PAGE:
hesitate about the part he ought to take sheriffs was proclaiming that the interferwhen the question came to be, whether ence of the military was unconstitutional, the country was to have a government or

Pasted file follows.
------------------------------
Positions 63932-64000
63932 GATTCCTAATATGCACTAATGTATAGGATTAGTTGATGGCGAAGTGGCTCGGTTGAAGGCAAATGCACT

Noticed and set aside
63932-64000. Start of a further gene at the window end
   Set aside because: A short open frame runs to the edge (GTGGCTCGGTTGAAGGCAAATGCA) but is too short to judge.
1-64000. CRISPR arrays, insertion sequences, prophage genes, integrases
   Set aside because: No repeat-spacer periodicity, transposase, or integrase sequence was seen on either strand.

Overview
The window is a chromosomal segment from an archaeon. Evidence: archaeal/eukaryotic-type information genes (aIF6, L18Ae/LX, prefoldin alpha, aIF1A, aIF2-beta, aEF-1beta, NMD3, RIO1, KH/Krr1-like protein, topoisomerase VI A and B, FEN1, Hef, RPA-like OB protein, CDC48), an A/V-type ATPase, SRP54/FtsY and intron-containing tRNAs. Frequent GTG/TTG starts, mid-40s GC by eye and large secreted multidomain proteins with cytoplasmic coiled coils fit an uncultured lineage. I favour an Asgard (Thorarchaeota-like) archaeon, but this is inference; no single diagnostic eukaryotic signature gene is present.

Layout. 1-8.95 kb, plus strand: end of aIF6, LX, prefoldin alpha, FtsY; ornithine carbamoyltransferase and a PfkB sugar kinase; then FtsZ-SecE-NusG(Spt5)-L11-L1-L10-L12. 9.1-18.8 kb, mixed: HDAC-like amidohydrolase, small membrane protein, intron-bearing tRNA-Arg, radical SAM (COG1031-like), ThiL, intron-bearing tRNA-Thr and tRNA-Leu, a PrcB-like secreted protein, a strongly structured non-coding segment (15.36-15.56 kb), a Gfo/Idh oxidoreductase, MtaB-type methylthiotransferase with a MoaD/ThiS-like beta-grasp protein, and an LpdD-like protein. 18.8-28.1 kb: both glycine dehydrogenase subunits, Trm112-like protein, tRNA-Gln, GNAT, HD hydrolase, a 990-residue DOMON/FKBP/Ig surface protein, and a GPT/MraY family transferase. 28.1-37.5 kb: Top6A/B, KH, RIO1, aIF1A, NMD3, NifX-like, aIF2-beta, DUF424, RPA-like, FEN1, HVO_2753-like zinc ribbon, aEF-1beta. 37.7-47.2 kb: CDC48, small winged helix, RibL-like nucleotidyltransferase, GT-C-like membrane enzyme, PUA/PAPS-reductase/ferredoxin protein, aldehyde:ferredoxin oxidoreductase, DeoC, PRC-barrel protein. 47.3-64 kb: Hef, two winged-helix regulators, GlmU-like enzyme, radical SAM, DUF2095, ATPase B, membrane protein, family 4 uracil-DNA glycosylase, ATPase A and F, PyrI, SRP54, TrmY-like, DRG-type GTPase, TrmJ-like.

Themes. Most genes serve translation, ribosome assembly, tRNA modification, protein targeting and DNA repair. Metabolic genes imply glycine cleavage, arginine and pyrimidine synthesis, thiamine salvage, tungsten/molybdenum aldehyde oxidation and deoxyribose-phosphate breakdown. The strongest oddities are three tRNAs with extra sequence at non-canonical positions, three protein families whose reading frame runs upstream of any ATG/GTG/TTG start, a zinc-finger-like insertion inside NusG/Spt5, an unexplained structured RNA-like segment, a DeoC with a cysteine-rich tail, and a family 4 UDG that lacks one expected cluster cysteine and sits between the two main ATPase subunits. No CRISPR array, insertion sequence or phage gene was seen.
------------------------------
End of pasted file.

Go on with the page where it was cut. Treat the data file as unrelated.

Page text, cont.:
the ministers had taken the warrant out not. Whenever matters came to that of the hands of the proper officer, who pass, it was the highest privilege of a hesitated, and executed it themselves? If member of parliament to support the go. they had done this, and blood had been vernment. The constitution was not to shed and murder had ensued, before there be sacrificed for the sake of getting the was any proof that the proper officers had ministers into a difficulty with a view been unable to execute the warrant, and to turn them out of office. Even if they consequently before there was any evihad an hereditary title to their seats in the dence of the necessity of their interfercabinet, he would support them in such a ence-what then would have been the crisis, rather than sufier the constitution opinion of the gentlemen on the other sido to be subverted. He had never disguised -what would have been the just judghis opinion, that his Majesty had been ment of that House upon such conduct? advised to place the governinent in the But, whatever they might say about the hands of men unfit to conduct it in times imbecility of ministers in the execu. of difficulty and danger. For the minis- tion of a plain duty, he was conscious that ters, individually, he had a great respect. the imputation was not justly cast upon They had competent talents to a certain him. He was sensible that no man was extent; but, as a body, they were not the fit for the office he had the honour to fill, men who ought to have the adıninistration or any public situation who, seeing the of the government in these times. But line of his duty clear could be deterred though they were not the best qualified from its execution by any personal consifor the discharge of these duties, he could deration. He had at first taken the line not agree to give up the constitution which he thought his duty prescribed. He either to the crown or to a mob. As to had seen that that had already happened, the letter, under the circumstances in which the gentlemen opposite only saw which it had been written, and consider approaching. He had seen in the former ing the motives which dictated it, he letter every thing which appeared in that thought the best way of dealing with it now under consideration-he had seen would be to pass it over in silent con- that the object of the writer was to revile tempt.